“There’s a myriad of ways that North Korea can pull it back,” said Jung H. Pak, a former C.I.A. analyst who is now a senior fellow at the Brookings Institution.

For months after the meeting in Hanoi, there was no senior-level contact between Washington and Pyongyang, then Mr. Trump and Mr. Kim exchanged letters.

That paved the way for Mr. Trump’s Twitter post from the G20 summit in Japan on Saturday, in which he said he would like to see Mr. Kim during a scheduled visit Sunday to the Demilitarized Zone, on the border between the two Koreas, to shake Mr. Kim’s hand and to “say Hello(?)!”

Mr. Pompeo and other officials scrambled to organize for a potential meeting. Mr. Trump asked Mr. Pompeo to accompany him to the heavily guarded border village of Panmunjom, along with Ivanka Trump and Jared Kushner, his eldest daughter and his son-in-law. Mr. Bolton notably flew to Mongolia instead. “Delighted to be in Ulaanbaatar,” he said on Twitter above a photograph of him smiling with the country’s secretary of state, Davaasuren Damdinsuren.

Though Mr. Pompeo is often aligned with Mr. Bolton on an aggressive approach to national security issues — Mr. Pompeo has also advocated a strike on Iran — the secretary of state is acutely attuned to Mr. Trump’s desires and has tried diplomacy with the North Koreans when commanded by the president.

In interviews and talks in recent weeks, Mr. Pompeo has not mentioned his earlier insistence that North Koreans must first turn over a complete list of nuclear assets, which some experts say is a necessary first step to establishing baselines for full denuclearization.

Administration officials say Mr. Biegun has been trying to come up with creative ways to get North Korea to at least agree with the Americans on a common definition of denuclearization and to start the process of shutting down its program. American intelligence officials have assessed that Mr. Kim will probably never give up all of his nuclear weapons.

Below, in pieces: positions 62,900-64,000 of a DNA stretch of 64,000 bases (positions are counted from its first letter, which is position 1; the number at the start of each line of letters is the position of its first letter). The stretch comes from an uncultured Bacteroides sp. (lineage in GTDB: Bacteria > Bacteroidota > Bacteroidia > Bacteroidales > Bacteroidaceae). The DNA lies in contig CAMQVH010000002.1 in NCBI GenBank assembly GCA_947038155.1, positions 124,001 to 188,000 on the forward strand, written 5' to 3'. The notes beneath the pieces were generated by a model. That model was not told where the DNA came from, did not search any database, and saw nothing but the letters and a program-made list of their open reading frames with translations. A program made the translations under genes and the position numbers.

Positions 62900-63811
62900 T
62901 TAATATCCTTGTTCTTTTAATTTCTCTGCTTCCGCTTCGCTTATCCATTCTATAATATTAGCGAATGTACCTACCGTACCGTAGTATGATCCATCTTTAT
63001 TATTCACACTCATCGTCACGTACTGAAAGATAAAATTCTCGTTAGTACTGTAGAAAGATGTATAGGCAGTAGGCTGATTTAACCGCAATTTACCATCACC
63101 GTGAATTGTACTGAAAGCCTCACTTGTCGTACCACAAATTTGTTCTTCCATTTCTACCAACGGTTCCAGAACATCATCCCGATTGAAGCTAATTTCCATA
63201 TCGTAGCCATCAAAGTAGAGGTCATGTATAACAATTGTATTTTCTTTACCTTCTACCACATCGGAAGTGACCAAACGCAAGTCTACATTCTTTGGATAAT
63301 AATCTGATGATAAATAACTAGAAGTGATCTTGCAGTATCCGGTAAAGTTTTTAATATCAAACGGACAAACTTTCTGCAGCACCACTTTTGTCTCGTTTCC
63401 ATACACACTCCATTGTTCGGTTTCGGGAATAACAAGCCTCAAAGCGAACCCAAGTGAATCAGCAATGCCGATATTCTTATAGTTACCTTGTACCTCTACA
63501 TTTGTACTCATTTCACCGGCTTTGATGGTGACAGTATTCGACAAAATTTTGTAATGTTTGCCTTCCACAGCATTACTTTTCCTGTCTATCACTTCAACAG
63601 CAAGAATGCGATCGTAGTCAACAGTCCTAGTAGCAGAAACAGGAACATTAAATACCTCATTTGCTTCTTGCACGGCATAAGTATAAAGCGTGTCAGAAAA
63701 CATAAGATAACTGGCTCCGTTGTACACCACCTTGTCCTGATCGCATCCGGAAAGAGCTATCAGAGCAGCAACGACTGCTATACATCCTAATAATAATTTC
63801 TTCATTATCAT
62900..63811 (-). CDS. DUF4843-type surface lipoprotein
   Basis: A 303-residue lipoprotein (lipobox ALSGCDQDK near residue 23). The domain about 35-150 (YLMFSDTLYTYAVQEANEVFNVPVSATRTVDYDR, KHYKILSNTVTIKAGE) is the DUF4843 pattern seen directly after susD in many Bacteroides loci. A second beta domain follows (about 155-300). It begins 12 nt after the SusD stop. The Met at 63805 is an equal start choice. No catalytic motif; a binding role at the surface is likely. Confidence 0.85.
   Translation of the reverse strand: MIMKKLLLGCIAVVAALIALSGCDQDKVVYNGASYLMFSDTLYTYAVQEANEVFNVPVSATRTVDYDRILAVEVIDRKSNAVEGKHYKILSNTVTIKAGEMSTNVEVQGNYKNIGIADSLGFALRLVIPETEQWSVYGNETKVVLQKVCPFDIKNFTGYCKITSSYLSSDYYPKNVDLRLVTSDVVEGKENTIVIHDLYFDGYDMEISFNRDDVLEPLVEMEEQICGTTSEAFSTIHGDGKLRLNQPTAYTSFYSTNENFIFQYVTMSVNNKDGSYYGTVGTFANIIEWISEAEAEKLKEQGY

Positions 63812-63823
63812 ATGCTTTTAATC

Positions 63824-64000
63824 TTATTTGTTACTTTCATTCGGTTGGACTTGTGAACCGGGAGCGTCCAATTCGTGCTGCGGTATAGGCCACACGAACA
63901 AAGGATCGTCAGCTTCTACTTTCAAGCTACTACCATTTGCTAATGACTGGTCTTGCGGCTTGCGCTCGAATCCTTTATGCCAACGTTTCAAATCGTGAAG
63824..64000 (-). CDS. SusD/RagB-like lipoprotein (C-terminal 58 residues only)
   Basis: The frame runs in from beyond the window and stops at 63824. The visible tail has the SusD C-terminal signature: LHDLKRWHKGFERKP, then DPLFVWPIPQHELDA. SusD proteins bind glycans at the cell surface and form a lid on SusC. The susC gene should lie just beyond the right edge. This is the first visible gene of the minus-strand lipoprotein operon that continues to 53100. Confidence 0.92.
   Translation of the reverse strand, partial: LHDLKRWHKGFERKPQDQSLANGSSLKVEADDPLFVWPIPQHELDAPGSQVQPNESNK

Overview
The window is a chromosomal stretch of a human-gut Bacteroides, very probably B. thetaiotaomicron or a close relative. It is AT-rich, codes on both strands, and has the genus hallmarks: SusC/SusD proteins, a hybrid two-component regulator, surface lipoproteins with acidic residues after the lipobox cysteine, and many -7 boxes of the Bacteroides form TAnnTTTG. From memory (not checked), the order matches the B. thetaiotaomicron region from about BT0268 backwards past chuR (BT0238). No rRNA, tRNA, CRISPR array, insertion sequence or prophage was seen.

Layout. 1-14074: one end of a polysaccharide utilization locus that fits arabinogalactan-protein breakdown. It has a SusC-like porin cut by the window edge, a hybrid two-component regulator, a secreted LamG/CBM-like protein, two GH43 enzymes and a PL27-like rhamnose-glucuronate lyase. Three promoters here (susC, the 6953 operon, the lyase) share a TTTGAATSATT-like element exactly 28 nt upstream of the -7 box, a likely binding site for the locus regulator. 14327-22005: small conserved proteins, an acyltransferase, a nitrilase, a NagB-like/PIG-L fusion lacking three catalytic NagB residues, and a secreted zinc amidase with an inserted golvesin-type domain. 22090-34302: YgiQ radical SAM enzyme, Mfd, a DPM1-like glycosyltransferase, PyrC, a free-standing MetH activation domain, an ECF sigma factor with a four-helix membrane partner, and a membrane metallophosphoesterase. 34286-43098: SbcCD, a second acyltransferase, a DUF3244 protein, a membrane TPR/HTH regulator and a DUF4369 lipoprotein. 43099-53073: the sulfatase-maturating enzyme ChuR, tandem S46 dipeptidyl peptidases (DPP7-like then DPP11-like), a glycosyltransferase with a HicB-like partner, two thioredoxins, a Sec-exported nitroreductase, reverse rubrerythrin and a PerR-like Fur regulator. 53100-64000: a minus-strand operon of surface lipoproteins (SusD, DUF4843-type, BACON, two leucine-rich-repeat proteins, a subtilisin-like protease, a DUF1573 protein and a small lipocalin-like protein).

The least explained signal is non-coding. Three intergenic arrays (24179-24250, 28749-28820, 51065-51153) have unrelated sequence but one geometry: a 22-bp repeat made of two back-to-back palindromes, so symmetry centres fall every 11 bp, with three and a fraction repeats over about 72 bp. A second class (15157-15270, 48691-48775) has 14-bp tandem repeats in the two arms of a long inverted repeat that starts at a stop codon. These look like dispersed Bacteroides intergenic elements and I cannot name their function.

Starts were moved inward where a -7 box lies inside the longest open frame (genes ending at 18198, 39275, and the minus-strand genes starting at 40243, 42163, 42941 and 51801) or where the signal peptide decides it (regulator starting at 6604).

That is where serious consideration of a step-by-step process comes in.

In January, during a speech at Stanford University, Mr. Biegun signaled that American negotiators might be willing to push off the demand for an inventory of nuclear assets and engage in a more gradual process. “Sequencing always confounds negotiators,” he said.

Mr. Trump’s grand-deal gambit in Hanoi upended that thinking. But that summit’s failure has left the door open for other ideas. Negotiators are back at a new starting line, essentially the same place they were after Mr. Trump and Mr. Kim’s first summit, held in Singapore in June 2018.

Doing a yearslong gradual process with a freeze on activity as the initial goal would amount to tacit acceptance of North Korea as a nuclear state. But American officials in both the White House and State Department say sanctions would not be lifted until North Korea completely gets rid of its nuclear weapons and its program. That includes the five sets of sanctions imposed by the Obama and Trump administrations starting in 2016 that North Korean officials say they most want the United States to cancel. In Hanoi, Mr. Kim made this demand of Mr. Trump.